Tom Hanks reflects on saying no to film offers, playing real people, and his latest role in Captain Phillips, which depicts the ordeal of Richard Phillips, captain of a cargo ship taken hostage by Somali pirates in 2009. Captain Phillips is directed by Paul Greengrass (United 93, The Bourne Supremacy).
It was announced today that Alice Munro has been awarded the 2013 Nobel Prize for Literature. AS Byatt and Hermione Lee discuss the Canadian author, who writes short stories rather than novels.
And Mark talks to the American artist Dana Schutz, whose colourful and fantastical paintings are on show at The Hepworth gallery in Wakefield.
Producer Timothy Prosser.
Khaled Hosseini; Michael Landy; DJs in film; Cultural Exchange with AS Byatt
Novelist Khaled Hosseini, Michael Landy's recycled saints and AS Byatt's Cultural Exchange
Arts news. Mark Lawson reports on Michael Landy's new kinetic sculptures of saints, talks to Kite Runner novelist Khaled Hosseini and hears AS Byatt's choice for Cultural Exchange.
With Mark Lawson.
Khaled Hosseini's debut novel The Kite Runner was an international best-seller. As he publishes a new novel, And the Mountains Echoed, Hosseini reflects on being a writer in exile, his creative process, and censorship in his native Afghanistan.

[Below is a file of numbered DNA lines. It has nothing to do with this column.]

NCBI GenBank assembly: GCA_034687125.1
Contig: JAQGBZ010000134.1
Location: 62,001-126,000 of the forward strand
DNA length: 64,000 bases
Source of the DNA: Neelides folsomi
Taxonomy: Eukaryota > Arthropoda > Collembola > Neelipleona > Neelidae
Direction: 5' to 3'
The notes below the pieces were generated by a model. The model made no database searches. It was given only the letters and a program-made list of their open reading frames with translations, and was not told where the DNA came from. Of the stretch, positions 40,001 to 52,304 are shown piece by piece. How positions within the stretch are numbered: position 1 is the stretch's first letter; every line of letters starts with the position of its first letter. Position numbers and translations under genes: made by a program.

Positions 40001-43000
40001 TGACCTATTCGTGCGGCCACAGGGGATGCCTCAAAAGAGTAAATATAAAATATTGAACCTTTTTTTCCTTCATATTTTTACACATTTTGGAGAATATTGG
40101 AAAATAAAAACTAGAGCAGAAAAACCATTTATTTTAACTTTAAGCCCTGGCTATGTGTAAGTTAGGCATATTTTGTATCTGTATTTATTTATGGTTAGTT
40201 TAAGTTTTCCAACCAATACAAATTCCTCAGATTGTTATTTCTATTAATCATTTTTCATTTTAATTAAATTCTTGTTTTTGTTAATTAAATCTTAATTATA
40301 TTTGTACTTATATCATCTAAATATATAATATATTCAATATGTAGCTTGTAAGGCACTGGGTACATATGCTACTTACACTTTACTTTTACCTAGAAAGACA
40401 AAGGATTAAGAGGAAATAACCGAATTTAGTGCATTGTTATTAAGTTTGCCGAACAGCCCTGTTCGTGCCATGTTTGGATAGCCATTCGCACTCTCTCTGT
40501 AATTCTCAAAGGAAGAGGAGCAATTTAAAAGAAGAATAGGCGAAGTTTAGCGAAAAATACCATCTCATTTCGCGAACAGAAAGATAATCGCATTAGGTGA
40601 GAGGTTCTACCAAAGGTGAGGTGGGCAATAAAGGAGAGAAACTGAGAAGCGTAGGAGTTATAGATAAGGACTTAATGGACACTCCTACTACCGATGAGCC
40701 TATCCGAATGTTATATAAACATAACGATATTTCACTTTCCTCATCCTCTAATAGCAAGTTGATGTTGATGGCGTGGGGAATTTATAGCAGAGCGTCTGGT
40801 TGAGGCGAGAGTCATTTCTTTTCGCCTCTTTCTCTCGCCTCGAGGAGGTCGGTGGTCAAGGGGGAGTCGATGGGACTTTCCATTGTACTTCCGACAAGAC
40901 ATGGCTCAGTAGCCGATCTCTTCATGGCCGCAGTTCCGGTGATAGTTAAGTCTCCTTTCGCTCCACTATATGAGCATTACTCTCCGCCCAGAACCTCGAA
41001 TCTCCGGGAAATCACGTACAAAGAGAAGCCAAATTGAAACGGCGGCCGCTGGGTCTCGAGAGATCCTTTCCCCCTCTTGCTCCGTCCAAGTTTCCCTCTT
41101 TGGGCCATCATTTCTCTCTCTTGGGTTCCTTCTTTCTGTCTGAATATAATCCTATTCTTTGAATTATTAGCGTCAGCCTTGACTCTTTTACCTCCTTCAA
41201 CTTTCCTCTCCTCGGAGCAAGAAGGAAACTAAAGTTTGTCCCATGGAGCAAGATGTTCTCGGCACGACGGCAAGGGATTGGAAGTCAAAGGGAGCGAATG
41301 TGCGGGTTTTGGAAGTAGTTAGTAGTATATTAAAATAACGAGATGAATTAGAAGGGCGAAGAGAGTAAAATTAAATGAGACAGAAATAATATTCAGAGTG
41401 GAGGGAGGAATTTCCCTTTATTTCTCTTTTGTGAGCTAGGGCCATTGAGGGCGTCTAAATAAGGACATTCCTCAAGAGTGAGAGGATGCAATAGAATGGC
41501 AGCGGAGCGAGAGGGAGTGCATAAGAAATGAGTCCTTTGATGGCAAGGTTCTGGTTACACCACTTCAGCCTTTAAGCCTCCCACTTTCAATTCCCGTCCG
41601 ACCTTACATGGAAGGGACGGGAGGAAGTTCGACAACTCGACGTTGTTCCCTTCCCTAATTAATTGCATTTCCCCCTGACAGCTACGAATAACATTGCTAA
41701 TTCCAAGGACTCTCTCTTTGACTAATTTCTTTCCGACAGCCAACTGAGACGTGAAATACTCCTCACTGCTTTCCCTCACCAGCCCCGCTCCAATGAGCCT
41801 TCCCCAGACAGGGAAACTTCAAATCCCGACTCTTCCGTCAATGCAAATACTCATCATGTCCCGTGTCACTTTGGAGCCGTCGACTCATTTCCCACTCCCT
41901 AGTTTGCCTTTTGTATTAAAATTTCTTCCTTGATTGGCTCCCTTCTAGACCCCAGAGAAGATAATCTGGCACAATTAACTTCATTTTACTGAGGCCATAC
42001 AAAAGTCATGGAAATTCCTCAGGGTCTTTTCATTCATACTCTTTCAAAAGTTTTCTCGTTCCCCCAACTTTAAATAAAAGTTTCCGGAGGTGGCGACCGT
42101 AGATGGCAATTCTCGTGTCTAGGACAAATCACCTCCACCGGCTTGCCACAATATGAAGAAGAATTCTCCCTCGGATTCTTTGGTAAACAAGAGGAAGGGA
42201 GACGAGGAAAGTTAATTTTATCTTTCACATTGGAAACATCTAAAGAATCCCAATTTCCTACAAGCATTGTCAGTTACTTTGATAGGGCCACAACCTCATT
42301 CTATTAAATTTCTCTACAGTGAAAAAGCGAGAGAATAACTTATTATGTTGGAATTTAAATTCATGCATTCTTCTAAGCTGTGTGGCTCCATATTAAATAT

Saints Alive is the new project from the artist Michael Landy, who once destroyed all his possessions for a work called Break Down. Images of saints from the National Gallery's collection have been cast in three dimensions and assembled using materials he sourced from car boot sales and flea markets. He shows Mark around the exhibition.
Novelist A S Byatt reveals her choice for Front Row's Cultural Exchange, in which leading creative minds nominate a favourite artwork.
DJ and film critic Andrew Collins presents his top 10 of disc jockeys in film, as The King Of Marvin Gardens is re-released, starring Jack Nicholson as a late-night talk show host.
Producer Stephen Hughes.